Things didn’t stop with compassion. So often we can feel deeply about a situation revealed to us, but that’s where it ends. Not with Nehemiah. His compassion moved him to prayer…for days. His prayer moved him to action. His compassion was overcome with love in action! He went on to accomplish the mind-blowing task of rebuilding the walls of Jerusalem. Though demolished for 100 years, the walls were rebuilt in 52 days once they started!

We are surrounded by broken walls. This morning, I was reminded of:

  • Youth homelessness right in our northern suburbs of Minneapolis. Hundreds of them!
  • 50% of all minority youth do not graduate from high school.
  • One in five children live in poverty. By the way, youth living in poverty in Brooklyn Park has recently tripled, much of that due to the crumbled housing market, equal in scope to that of Detroit.

There are needs — broken walls — all around us. Do you see it? Do you feel anything by this? Is there some compassion in you for the blight all around us?

Now, if you feel some compassion, you are where Nehemiah was when he started his initiatives of influence. But compassion is only the starting point. By the way, our city is eager to help collaborate the passions of our people and churches to make significant changes to the “broken walls” we face.

How many opportunities do we miss because we fail to pray? We feel deeply and may erroneously feel that this is what is expected. Yes–partly. But faith without works is dead. Let us FIRST fall to our knees and ask God to sweep over us, overcoming our compassion with His love in action.

3 Things to Work On…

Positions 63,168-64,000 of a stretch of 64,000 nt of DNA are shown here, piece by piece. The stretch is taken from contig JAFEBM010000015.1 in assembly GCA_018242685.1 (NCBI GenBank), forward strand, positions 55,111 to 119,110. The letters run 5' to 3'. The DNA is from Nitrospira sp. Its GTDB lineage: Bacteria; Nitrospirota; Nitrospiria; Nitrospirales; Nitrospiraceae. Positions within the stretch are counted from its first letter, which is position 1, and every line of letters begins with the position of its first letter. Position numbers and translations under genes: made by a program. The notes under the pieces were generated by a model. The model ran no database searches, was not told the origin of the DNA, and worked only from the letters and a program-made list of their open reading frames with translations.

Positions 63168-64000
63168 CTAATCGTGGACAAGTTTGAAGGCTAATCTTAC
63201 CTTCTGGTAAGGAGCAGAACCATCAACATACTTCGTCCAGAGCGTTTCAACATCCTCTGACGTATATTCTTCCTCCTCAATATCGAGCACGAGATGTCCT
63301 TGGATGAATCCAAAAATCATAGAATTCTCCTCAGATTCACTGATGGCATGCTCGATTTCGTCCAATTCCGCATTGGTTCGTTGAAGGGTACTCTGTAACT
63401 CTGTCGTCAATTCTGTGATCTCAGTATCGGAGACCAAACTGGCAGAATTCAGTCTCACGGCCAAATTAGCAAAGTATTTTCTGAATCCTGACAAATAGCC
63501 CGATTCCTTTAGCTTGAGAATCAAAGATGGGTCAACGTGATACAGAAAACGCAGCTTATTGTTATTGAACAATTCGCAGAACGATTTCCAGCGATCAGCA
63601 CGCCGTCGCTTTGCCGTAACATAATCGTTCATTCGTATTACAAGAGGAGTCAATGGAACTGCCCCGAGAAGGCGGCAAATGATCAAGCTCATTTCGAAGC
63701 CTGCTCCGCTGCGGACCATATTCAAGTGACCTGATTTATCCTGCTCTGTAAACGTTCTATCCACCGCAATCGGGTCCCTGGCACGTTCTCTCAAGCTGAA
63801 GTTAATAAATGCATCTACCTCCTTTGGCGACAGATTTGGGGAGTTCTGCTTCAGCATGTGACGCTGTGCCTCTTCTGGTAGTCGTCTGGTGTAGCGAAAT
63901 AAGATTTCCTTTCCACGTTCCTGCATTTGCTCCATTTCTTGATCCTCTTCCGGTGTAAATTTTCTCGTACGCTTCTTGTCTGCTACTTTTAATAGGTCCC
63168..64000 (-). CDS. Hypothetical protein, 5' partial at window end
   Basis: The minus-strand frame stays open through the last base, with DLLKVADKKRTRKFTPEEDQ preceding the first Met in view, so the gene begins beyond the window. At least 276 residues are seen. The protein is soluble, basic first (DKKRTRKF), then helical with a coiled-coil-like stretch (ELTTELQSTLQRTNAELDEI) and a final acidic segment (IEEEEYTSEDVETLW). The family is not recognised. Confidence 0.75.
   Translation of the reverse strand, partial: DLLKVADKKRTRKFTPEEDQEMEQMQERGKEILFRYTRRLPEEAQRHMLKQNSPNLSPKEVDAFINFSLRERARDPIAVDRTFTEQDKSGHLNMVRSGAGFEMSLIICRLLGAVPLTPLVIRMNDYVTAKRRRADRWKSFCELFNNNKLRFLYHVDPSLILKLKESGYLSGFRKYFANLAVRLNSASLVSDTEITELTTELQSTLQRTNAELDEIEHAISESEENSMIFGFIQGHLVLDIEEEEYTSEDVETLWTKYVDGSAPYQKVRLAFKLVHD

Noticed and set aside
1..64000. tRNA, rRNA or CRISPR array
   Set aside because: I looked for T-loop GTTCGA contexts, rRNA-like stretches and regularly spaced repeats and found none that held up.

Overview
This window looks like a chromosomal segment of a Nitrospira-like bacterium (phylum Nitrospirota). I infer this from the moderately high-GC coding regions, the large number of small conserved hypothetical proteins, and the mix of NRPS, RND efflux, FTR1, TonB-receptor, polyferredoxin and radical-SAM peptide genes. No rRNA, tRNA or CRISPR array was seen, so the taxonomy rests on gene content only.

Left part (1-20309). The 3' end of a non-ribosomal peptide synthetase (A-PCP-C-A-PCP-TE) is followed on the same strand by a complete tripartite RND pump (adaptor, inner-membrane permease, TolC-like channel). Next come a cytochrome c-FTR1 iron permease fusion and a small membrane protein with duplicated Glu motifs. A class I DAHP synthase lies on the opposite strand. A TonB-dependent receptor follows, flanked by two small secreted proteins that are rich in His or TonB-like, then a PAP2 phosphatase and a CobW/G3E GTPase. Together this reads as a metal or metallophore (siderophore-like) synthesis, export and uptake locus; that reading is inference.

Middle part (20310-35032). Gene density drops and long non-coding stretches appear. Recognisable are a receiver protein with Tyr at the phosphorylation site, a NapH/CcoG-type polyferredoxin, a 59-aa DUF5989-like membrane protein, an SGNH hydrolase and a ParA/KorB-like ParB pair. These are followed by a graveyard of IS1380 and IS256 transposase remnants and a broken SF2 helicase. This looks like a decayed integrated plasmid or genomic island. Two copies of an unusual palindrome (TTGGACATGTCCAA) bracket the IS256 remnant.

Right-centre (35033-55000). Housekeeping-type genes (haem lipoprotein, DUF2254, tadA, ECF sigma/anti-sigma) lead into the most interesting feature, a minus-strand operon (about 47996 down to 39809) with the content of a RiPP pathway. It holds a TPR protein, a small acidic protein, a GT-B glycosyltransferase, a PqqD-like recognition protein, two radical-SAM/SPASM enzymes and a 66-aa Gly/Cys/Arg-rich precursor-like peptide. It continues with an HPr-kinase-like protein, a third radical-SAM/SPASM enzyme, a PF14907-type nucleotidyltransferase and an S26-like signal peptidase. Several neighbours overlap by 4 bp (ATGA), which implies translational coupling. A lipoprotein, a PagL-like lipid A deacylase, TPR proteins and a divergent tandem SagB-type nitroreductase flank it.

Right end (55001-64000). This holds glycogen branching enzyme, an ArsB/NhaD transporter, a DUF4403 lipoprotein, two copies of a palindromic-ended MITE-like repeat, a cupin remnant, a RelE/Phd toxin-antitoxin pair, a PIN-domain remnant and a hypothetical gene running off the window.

Here are 3 things for us to work on at Edinbrook:

  1. Step into the multi-cultural entities in our community. Sending people to other places is wonderful, but God has brought the world to us. Even though we have become much more culturally diverse as a church, we have primarily let people come to us. I believe God wants us to step into their world…similar to what Jesus did for us. Engaging our “Samaria” — those people we would just as soon overlook–is not an easy nor quick assignment. I would love to see a strategic planning team formed to begin praying and planning a way for us to be the presence of Jesus to the remotest parts of the world all around us.
  2. Become contagiously generous. So many Edinbrookers are extremely generous with their money, time, energies, and resources. In fact, this ministry would be nothing if it wasn’t for the generosity of so many through the years. I have been constantly amazed at the level of commitment and engagement by hundreds of people giving themselves for the sake of Christ at Edinbrook. Along with this stream of extreme generosity, however, is another segment of our church that “missing in action.” A segment of nearly 50% of our people are still missing the thrill of generosity — watching from the sidelines as spectators rather than key players in the thick of the action. I can hardly imagine what we could do if everyone was infected with generosity. We will soon be pulling a Generosity Team together to help us develop in this important area of church life and ministry. Just a reminder — let’s make up the $50,000 we’re behind by the end of October. You can give right now at our GIVING PAGE.